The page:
21. 21. Select a book Create your own questioning plan for QAR and/or Bloom’s Reading with the book Share with a partner
  22. 22. ◦ ◦ ◦ ◦ ◦ ◦ ◦ ◦ ◦ ◦ ◦ ◦ ◦ T-chart Story Prediction K-W-L Question the Author Story Sequence Vocabulary Frame Word Rating Story Comparison Story Elements Main Idea Venn Diagram Cause and Effect Time Line & Steps in a Process Link to Graphic Organizers: https://www.google.com/search?q=graphic+organizers&tbm=isch&tbo=u&source=univ&sa=X&e i=O6M8UuOxBYnN2wXxsIHIBQ&ved=0CEEQsAQ&biw=1440&bih=785&dpr=1
  23. 23. Words to describe topic Details Words to describe topic Details Words to describe topic details Words to describe topic Details Main Idea
  24. 24. Running Records Fluency Repeated Readings
  25. 25.     Appropriate fluency is dependent on the reading purpose. Students loose meaning if reading is very slow or filled with miscues When reading non-fiction text for meaning fluency rate (wpm) should be slower. Rereading material several times allows students to gain additional information. Why Fluency? Video: http://www.readnaturally.com/howto/videos_rn.htm Reading Rockets Fluency: http://www.readingrockets.org/teaching/reading101/fluency/
  26. 26.   Folding Directions: http://www.youtube.com/watch?v=EP5SonqP 9Hk&desktop_uri=%2Fwatch%3Fv%3DEP5Sonq P9Hk&app=desktop Example use of a foldable: http://www.youtube.com/watch?v=YQHcau2 5nZ0
  27. 27. Select a book Create your own plan for content to place in a foldable Share with a partner
  28. 28. 1. 2. 3. 4. Choral responses Partner responses Written responses A. Focused prompts increase thinking, accountability, focus B. Structured academic language Individual responses “We can’t narrow the gap unless we dramatically increase student response to instruction.” Dr. Kevin Feldman – Director of Reading and Early Intervention with Sonoma County Office of Education, CA – February, 2009
  29. 29. Previewing Text Be specific! Structure Use the correct names. Model how to use each part. Titles Sub-titles Table of Contents Graphics Captions Glossary Index  Let me show you!  Let’s do it together!  You show me! Text Talk Time: https://www.teachingchannel.org/vide os/analyzing-text-as-a-group
  30. 30.   Ask the student how the text looks the same as or different than other material before reading. Point out the features of the text and how they are important. ◦ ◦ ◦ ◦ ◦ Titles Sub-titles Illustrations, photographs, and captions Bold or italicized words/phrases Timelines, maps, or other graphics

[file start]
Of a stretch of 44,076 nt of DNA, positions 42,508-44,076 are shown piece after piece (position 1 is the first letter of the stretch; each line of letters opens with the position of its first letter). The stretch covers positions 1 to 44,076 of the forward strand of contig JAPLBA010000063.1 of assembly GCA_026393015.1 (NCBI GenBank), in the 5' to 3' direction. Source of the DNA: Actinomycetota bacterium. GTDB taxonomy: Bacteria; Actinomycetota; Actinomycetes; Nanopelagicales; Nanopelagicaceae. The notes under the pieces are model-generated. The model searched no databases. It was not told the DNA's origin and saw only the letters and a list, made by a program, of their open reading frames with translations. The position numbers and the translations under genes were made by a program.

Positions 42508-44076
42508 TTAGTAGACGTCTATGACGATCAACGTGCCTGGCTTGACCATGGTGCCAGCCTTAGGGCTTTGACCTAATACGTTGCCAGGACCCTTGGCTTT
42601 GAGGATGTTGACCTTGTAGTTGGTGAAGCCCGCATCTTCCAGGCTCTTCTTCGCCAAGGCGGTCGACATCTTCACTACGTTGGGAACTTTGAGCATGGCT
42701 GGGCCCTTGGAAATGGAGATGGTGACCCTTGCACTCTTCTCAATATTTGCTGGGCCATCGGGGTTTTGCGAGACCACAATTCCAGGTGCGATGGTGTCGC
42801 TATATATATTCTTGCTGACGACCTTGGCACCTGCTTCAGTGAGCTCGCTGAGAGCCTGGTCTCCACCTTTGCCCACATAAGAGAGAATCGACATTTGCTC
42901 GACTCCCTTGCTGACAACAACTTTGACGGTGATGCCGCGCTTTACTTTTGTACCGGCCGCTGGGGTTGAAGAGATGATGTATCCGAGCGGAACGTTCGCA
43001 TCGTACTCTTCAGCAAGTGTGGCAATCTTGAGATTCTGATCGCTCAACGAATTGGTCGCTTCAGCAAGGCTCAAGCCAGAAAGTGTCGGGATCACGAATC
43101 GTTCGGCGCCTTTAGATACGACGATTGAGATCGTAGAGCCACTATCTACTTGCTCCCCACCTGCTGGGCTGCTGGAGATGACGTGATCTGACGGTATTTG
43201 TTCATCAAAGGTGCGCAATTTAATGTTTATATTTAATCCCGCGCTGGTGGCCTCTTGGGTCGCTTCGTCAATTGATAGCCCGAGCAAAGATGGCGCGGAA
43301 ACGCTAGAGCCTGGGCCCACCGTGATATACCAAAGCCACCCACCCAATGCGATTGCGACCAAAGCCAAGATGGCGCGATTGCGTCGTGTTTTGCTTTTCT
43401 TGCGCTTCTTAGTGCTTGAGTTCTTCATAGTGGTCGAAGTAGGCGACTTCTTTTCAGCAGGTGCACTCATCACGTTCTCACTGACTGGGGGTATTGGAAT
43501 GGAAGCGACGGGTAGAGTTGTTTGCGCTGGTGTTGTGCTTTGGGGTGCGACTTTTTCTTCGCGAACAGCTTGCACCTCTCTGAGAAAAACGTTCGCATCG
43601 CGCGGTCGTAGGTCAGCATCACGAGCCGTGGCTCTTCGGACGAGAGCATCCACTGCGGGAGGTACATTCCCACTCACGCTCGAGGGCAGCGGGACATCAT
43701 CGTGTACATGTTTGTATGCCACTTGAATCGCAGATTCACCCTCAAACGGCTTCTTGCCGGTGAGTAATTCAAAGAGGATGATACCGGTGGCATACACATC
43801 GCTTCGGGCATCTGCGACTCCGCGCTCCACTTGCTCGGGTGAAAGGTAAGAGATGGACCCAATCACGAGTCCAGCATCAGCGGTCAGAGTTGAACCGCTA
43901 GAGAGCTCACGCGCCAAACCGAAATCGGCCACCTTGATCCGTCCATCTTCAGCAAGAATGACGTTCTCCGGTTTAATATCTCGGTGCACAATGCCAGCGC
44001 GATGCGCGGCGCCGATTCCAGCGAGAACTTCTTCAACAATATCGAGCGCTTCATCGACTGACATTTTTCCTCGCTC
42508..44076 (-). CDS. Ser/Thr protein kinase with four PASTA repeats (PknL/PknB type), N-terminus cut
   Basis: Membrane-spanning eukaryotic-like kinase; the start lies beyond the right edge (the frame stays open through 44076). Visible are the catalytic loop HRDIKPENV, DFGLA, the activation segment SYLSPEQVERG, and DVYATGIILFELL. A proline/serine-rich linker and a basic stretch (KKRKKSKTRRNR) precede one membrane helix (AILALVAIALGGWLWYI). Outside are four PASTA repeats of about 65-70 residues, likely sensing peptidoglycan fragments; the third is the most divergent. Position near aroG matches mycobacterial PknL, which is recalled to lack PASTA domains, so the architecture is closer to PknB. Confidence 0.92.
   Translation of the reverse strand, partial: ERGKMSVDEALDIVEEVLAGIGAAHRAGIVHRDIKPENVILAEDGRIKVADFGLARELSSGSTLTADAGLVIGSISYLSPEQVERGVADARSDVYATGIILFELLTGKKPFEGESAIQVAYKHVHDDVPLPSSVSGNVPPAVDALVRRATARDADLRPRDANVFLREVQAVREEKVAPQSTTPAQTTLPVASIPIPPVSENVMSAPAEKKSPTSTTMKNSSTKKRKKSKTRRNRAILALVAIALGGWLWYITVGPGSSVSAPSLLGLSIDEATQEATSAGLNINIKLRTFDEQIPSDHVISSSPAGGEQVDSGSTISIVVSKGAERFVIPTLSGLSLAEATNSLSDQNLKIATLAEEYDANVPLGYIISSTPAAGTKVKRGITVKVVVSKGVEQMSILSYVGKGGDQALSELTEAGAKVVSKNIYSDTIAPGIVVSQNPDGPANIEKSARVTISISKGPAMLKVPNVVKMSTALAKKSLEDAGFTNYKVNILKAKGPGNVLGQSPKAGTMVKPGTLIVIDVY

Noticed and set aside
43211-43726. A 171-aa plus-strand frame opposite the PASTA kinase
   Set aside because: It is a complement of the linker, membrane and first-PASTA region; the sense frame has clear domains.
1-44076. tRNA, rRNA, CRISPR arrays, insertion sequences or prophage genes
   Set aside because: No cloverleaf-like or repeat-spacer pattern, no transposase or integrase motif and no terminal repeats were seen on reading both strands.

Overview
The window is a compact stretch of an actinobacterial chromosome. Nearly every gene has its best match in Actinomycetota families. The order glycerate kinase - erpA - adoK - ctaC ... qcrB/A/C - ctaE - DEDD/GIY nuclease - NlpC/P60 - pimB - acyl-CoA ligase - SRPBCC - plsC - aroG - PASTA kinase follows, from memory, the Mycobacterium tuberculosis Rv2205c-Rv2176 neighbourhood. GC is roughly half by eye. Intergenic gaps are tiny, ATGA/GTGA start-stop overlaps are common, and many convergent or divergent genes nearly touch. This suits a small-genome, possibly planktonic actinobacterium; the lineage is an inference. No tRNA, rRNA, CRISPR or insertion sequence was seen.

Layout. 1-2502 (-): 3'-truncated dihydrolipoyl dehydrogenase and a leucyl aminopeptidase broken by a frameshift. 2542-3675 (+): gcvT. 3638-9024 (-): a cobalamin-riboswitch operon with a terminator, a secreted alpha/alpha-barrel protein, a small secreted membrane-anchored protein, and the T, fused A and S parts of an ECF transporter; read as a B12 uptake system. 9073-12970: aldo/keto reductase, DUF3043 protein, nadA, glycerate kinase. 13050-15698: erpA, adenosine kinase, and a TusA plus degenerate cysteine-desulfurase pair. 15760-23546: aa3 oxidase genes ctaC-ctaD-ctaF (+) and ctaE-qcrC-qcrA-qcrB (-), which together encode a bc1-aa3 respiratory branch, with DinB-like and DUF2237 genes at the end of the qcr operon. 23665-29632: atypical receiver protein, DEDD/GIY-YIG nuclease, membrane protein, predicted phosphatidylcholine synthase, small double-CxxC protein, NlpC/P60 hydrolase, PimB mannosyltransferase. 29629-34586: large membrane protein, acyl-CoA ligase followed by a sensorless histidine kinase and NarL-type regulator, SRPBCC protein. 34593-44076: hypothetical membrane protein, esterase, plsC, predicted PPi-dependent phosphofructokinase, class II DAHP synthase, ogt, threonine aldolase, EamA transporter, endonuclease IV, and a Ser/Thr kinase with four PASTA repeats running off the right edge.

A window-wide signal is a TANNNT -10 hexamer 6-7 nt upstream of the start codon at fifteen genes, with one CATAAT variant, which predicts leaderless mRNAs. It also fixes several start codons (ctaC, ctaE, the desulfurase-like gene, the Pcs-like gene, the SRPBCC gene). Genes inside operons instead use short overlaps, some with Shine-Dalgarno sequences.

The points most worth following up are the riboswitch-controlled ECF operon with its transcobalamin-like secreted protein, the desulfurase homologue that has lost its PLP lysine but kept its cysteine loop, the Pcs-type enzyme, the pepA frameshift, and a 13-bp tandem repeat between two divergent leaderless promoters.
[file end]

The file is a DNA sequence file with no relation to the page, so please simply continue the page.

31. 31. Word Identification and Context Model! Clues  Let me show you! Use prompts. Don’t give the words because the object is to teach students how to do it on their own.  Let’s do it together!  You show me!
  32. 32.  Model and teach strategies to help students identify unknown words. ◦ “Fix-up” or “Repair” Strategies ◦ Cues on bookmarks, charts, etc. ◦ Using context clues and text structure ◦ Use the glossary Modeling Fix-Up Strategies: http://teachershare.scholastic.com/resources/11559
  33. 33.  Model and teach students how to use clues in the text to derive meaning of unfamiliar or difficult words. ◦ analyze word parts (prefix, suffix, roots, inflectional/derivational endings) ◦ use word id. skills to figure out multisyllabic words ◦ use graphics, pictures, and other parts of text to derive meaning for difficult words and phrases Context Clues Song Video: :http://www.youtube.com/watch?v=IaDfmjs2sWI&feature=fvwrel&app=d esktop Using Comic Books to teach Context Clues: http://www.teachertube.com/viewVideo.php?video_id=91484
  34. 34.         Previewing Vocabulary Questioning Picking out details Paraphrasing Paragraph Summaries Rereading Marginalia Note taking         Graphic Organizers Picture Prompts Fix-up or Repair charts Bookmarks Self-monitoring charts Vocabulary sorts Sticky Notes Highlighters
  35. 35.  This will improve: Comprehension Vocabulary Language Acquisition
  36. 36. Professional 45 Million Words (In Millions) Estimated Cumulative Words Addressed to Child Language Experiences by Group Workingclass 26 Million Words Welfare 13 Million Words 12 48 24 36 (Age Child in Months) Meaningful Differences in the Everyday Experience of Young American Children by Betty Hart & Todd R. Risley. Paul H. Brookes Publishing Co. (1995).
  37. 37.   Only 4% of the school day is spent engaging in student talk. Only 2% of is spent discussing focal lesson content (but not necessarily using relevant academic language). ◦ Arreaga-Mayer & Perdomo-Rivera, 1996
  38. 38. Previewi ng Make it fun! The Vocabul extra time spent ary on developing vocabulary will be well invested in comprehension. Word sorts Vocabulary Webs Guess My Word Picture matches Tier II word emphasis  Let me show you!  Let’s do it together!  You show me!
  39. 39. Grade 2 Vocabulary Video  https://www.teachingchannel.org/videos/imp roving-student-vocabulary?fd=1   Dr. Anita Archer Podcasts http://www.scoe.org/pub/htdocs/archervideos.html
  40. 40. Pronounce the word – terrible -- kids repeat the word with you several times Explain the meaning: Terrible means something unpleasant or very bad. For example, a bad storm that destroys many trees and homes is terrible. A rotten fish smells terrible. When we have a lot of snow and cold weather during the winter, some people say that the winter was terrible. Students fill in the statement using the term: When something smells bad, we might say that it smells ____ (terrible). When we watch a very bad movie, we might say that the movie was ______ (terrible). When our parents make us eat broccoli, some of us might say that it tastes _______ (terrible). When a storm is very strong and destroys trees and homes, we say that the storm was ______ (terrible). Students act out the term: Make a face that shows me what you would look like if we smelled something terrible, like rotten food. Kids make a face. Show me how you would look if you hurt your arm and it felt terrible. Engage students in a read aloud where students identify the vocabulary words as they are read. Ask a question using the word and have students share their responses: What is an example of something that is terrible? Turn and tell a partner or share out loud. Be sure to include pictures, video, text, a graphic organizer, sharing, and an exit ticket.